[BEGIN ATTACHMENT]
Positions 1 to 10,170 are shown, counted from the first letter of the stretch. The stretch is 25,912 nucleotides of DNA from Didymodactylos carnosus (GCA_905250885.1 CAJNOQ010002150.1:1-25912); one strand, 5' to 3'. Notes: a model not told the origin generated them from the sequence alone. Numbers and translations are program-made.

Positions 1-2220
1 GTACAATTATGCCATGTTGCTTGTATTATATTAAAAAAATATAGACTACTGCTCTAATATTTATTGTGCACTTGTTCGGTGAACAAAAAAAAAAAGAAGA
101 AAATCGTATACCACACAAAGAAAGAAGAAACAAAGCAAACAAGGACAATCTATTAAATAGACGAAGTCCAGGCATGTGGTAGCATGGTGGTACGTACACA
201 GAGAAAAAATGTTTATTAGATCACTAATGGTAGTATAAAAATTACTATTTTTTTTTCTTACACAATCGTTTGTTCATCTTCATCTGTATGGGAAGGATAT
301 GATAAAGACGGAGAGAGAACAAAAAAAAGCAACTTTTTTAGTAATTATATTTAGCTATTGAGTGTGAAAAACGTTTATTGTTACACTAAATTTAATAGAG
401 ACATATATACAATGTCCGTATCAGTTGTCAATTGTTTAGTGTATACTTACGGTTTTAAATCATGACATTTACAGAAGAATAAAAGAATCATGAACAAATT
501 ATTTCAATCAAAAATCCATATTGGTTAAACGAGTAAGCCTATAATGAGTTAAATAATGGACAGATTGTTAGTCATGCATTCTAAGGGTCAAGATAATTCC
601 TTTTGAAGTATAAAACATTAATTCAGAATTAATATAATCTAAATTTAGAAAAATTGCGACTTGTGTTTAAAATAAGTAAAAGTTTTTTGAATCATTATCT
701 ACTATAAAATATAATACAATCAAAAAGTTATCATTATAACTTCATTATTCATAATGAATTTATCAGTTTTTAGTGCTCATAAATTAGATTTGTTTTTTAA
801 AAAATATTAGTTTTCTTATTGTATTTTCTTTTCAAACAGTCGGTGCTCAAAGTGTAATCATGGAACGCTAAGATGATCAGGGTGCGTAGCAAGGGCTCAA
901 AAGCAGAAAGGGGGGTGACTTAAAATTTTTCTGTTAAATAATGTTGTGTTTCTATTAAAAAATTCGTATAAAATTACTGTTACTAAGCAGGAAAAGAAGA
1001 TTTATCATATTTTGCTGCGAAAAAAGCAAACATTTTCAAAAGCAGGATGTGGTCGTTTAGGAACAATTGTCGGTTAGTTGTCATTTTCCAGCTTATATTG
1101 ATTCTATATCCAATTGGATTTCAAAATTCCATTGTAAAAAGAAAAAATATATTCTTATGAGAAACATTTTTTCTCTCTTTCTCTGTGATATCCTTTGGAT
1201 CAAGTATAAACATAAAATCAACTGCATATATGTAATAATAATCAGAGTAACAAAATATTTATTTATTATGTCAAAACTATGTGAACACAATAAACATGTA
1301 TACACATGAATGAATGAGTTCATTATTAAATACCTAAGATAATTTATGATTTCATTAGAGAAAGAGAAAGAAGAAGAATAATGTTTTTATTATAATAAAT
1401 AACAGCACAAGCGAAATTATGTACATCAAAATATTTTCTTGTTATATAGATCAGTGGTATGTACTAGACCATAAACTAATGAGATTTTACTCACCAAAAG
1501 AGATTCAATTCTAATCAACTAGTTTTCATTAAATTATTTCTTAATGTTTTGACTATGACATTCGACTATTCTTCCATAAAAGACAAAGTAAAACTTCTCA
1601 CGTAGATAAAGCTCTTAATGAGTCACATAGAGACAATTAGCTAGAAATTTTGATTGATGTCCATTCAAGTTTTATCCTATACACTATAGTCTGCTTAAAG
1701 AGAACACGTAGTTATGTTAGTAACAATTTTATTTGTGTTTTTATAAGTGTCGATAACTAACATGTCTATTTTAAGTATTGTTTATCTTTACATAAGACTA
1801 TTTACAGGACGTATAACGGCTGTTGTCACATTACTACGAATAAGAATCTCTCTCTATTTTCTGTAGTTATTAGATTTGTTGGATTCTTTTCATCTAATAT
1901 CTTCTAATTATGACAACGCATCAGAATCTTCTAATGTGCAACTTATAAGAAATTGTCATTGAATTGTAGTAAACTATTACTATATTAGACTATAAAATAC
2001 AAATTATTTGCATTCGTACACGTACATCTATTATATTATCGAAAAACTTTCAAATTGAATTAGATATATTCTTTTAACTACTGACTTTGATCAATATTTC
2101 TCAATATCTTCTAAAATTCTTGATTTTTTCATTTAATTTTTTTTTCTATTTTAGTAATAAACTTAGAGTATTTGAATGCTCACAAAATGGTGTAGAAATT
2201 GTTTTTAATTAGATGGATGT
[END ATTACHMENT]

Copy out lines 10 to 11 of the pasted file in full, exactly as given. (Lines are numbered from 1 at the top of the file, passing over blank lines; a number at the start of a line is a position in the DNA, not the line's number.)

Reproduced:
701 ACTATAAAATATAATACAATCAAAAAGTTATCATTATAACTTCATTATTCATAATGAATTTATCAGTTTTTAGTGCTCATAAATTAGATTTGTTTTTTAA
801 AAAATATTAGTTTTCTTATTGTATTTTCTTTTCAAACAGTCGGTGCTCAAAGTGTAATCATGGAACGCTAAGATGATCAGGGTGCGTAGCAAGGGCTCAA